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Guest Column: The Last of the Professions

By October 5, 2014Rhode Island, Top News

BY EDWARD KORRY CHE, CSS, CWE

Ed Korry giving a seminar on quality assessment at the Society Wine Educators’ (SWE) Annual Conference on August 13, 2014 in Seattle.

Ed Korry giving a seminar on quality assessment at the Society Wine Educators’ (SWE) Annual Conference on August 13, 2014 in Seattle.

Arguably, many of those in the beverage industry are members of an industry career not requiring them to be certified as professionals. Every other profession in this country requires some kind of certification or licensing to be able to work. Professions denote careers for people requiring specific skill sets to be able to perform those jobs effectively. This article will try to clarify why it is so vital for those in the beverage industry to have the knowledge that their customers can and do attain, and to validate that knowledge with certifications — whether you are in supply, distribution, sales or education and training.

Certifications demonstrate commitment to the fascinating and endlessly diverse world we deal with, as well as afford the satisfaction of being perceived as a professional, and most importantly, provide you with the tools to be more successful. Besides, what message is being sent to the public when so many of us either fear or cannot be bothered to test our knowledge in a formal manner? One further point, which is critical to those of you already in the industry, young people value certifications and want as many as they can attain because employers recognize the benefits of hiring certified professionals.

The food and beverage industry has changed so much in the past twenty years, from when I was a food and beverage manager making beverage purchasing decisions. There are so many more products available, with more coming into the marketplace every day, and customers are much more sophisticated. Knowledge is power, and without it business owners and managers are not able to make the best decisions for their company, which in one way or another, involves sales.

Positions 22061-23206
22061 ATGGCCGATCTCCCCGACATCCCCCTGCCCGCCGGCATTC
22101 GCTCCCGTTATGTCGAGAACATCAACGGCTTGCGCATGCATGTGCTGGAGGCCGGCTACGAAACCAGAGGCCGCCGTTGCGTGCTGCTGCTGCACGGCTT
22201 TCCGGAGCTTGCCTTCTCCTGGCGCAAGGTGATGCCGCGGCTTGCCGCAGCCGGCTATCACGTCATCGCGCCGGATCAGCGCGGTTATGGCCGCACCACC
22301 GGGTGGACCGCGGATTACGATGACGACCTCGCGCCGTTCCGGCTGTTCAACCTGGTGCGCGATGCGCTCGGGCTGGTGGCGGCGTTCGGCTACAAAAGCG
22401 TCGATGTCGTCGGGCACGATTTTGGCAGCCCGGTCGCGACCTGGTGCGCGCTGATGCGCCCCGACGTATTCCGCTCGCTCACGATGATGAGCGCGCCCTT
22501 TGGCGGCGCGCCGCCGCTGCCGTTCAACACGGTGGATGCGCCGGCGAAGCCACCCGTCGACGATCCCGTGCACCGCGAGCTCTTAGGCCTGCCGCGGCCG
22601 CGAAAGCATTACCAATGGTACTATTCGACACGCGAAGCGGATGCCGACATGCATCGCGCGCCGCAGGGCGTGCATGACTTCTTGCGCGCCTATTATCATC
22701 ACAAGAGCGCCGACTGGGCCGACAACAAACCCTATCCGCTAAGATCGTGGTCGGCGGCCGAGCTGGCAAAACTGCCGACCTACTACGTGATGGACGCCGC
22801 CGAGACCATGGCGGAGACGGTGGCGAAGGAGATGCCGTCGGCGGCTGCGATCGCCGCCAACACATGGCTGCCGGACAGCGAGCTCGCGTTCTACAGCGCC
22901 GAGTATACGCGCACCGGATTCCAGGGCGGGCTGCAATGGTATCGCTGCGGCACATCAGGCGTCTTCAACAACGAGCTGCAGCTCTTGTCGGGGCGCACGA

Twenty years ago, there was little in the way of certification choices and little beverage knowledge available to those entering either culinary or hospitality programs. Once I became a faculty member at Johnson & Wales University, I realized that huge opportunities existed for both myself and future generations of students. I have since attained both WSET and SWE certifications, and devoted my career to driving the creation of Sommelier and Beverage Service Management minors with plans for a degree program.

Twenty years ago, there were three credible programs available: the English-based Wine & Spirits Education Trust®, the start of the American chapter of the Court of Master Sommelier Guild and the Society of Wine Educators (SWE). Two of the three dominant certification systems available worldwide are English-based. They both evolved in the 1970’s because England was the center of the wine world, and that remained true until just this past year when the U.S. took over the position of the world’s most important wine market.

The WSET® was developed to train and certify those working primarily in the retail off-premise and distribution system. It also was created to enable candidates to prepare themselves for that most rigorous of wine related designations, the Master of Wine. It has evolved to follow a national vocational qualifying system in accordance with the British Ministry of Education and the EU policies. The WSET continues to play the dominant role worldwide for wine education, although the landscape is changing.